24. 24. Oracles Are Linked To Threats To Quality Criteria Supportability Testability Maintainability Portability Localization Any inconsistency may represent diminished value. Many test approaches focus on capability (functionality) 43 and underemphasize the other criteria. Focusing on Preparation and Skill Can Reduce Documentation Bloat 3.0 Test Procedures 3.1 General testing protocol. • In the test descriptions that follow, the word “verify" is used to highlight specific items that must be checked. In addition to those items a tester shall, at all times, be alert for any unexplained or erroneous behavior of the product. The tester shall bear in mind that, regardless of any specific requirements for any specific test, there is the overarching general requirement that the product shall not pose an unacceptable risk of harm to the patient, including an unacceptable risk using reasonably foreseeable misuse. • Test personnel requirements: The tester shall be thoroughly familiar with the generator and workstation FRS, as well as with the working principles of the devices themselves. The tester shall also know the working principles of the power test jig and associated software, including how to configure and calibrate it and how to recognize if it is not working correctly. The tester shall have sufficient skill in data analysis and measurement theory to make sense of statistical test results. The tester shall be sufficiently familiar with test design to complement this protocol with exploratory testing, in the event that anomalies appear that require investigation. The tester shall know how to keep test records to credible, professional standard. 22
  25. 25. Remember… For skilled testers, good testing isn’t just about pass vs. fail. For skilled testers, testing is about problem vs. no problem. Where Do We Look For Problems? Coverage is… how much of the product has been tested. 23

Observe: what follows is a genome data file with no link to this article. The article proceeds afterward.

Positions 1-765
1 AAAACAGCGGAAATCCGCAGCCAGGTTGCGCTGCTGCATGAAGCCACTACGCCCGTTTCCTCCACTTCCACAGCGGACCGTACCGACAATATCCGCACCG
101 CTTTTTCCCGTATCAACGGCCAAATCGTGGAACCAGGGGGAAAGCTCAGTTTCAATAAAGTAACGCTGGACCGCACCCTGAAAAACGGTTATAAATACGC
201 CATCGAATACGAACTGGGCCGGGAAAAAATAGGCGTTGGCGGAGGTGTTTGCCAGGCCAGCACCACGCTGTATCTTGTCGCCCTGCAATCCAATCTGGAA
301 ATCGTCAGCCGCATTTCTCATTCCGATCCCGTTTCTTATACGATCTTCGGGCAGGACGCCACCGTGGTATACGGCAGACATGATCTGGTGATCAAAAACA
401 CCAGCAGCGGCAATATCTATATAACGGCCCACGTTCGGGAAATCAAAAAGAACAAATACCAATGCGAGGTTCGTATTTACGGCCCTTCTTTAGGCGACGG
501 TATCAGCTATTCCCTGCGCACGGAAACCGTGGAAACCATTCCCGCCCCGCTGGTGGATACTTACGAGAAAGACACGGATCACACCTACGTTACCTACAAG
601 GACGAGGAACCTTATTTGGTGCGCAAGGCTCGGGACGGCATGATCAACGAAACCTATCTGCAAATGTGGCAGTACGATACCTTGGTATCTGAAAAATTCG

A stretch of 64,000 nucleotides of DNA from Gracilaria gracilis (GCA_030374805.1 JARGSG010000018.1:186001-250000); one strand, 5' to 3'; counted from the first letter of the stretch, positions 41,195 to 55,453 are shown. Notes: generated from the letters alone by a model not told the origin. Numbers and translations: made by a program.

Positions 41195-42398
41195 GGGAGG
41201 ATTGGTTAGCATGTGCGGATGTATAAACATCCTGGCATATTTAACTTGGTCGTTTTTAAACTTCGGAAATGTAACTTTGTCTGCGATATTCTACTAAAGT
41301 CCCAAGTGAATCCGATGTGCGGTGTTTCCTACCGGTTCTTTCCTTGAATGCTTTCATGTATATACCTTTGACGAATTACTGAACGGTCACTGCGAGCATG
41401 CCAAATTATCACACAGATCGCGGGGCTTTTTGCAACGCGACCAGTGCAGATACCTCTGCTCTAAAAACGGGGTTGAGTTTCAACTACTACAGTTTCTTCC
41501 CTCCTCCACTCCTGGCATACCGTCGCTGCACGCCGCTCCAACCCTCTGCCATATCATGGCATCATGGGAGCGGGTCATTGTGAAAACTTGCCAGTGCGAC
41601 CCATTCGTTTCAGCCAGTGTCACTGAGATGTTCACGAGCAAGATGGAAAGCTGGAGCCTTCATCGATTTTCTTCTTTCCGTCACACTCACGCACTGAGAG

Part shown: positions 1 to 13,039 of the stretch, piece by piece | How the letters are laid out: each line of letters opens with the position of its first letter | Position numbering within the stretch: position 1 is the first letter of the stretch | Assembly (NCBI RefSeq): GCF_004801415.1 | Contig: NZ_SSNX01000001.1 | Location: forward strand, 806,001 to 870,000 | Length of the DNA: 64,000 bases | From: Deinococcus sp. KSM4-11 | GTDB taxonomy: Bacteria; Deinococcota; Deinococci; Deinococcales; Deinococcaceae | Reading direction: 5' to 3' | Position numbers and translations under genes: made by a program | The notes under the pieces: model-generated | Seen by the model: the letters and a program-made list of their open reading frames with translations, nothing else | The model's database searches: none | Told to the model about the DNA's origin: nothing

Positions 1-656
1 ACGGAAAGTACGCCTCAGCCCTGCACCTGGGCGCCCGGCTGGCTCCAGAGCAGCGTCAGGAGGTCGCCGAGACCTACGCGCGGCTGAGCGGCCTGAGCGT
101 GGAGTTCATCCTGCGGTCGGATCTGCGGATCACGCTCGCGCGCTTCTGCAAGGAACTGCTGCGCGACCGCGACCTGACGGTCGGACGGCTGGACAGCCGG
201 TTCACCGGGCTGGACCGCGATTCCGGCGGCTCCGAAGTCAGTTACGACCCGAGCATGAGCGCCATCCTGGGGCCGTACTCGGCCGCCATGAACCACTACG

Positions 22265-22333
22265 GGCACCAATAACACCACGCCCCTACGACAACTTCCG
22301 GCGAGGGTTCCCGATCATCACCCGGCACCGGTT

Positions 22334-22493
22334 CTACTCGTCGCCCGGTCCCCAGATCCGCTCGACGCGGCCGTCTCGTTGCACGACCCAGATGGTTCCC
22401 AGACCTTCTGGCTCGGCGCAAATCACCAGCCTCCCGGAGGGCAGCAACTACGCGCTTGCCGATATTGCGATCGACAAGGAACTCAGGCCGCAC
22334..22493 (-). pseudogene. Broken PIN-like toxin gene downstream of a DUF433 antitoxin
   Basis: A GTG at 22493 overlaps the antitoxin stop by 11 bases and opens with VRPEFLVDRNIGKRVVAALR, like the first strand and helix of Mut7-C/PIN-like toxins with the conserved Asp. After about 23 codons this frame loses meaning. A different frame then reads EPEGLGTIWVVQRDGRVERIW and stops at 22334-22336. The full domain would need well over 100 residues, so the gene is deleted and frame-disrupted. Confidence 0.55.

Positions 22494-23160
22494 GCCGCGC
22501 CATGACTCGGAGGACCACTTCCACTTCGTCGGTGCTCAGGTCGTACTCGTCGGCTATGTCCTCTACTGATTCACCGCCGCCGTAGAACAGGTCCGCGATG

26. 26. What IS Coverage? Coverage is “how much of the product we have tested.” It’s the extent to which we have traveled over some map of the product. MODELS Models • A model is an idea, activity, or object… such as an idea in your mind, a diagram, a list of words, a spreadsheet, a person, a toy, an equation, a demonstration, or a program • …that heuristically represents (literally, re-presents) another idea, activity, or object… such as something complex that you need to work with or study • …whereby understanding something about the model may help you to understand or manipulate the thing that it represents. - A map is a model that helps to navigate across a terrain. - 2+2=4 is a model for adding two apples to a basket that already has two apples. - Atmospheric models help predict where hurricanes will go. - A fashion model helps understand how clothing would look on actual humans. - Your beliefs about what you test are a model of what you test. 24
  27. 27. There are as many kinds of test coverage as there are ways to model the system. Intentionally OR Incidentally One Way to Model Coverage: Product Elements (with Quality Criteria) • Structure • Function • Data • Interfaces • Platform • Operations • Time Capability Reliability Usability Charisma Security Supportability Scalability Testability Compatibility Performance Maintainability Installability 25
  28. 28. To test a very simple product meticulously, part of a complex product meticulously, or to maximize test integrity… 1. 2. 3. 4. 5. 6. Start the test from a known (clean) state. Prefer simple, deterministic actions. Trace test steps to a specified model. Follow established and consistent lab procedures. Make specific predictions, observations and records. Make it easy to reproduce (automation may help). 51 General Focusing Heuristics • use test-first approach or unit testing for better code coverage • work from prepared test coverage outlines and risk lists • use diagrams, state models, and the like, and cover them • apply specific test techniques to address particular coverage areas • make careful observations and match to expectations To do this more rapidly, make preparation and artifacts fast and frugal: leverage existing materials and avoid repeating yourself. Emphasize doing; relax planning. You’ll make discoveries along the way! 26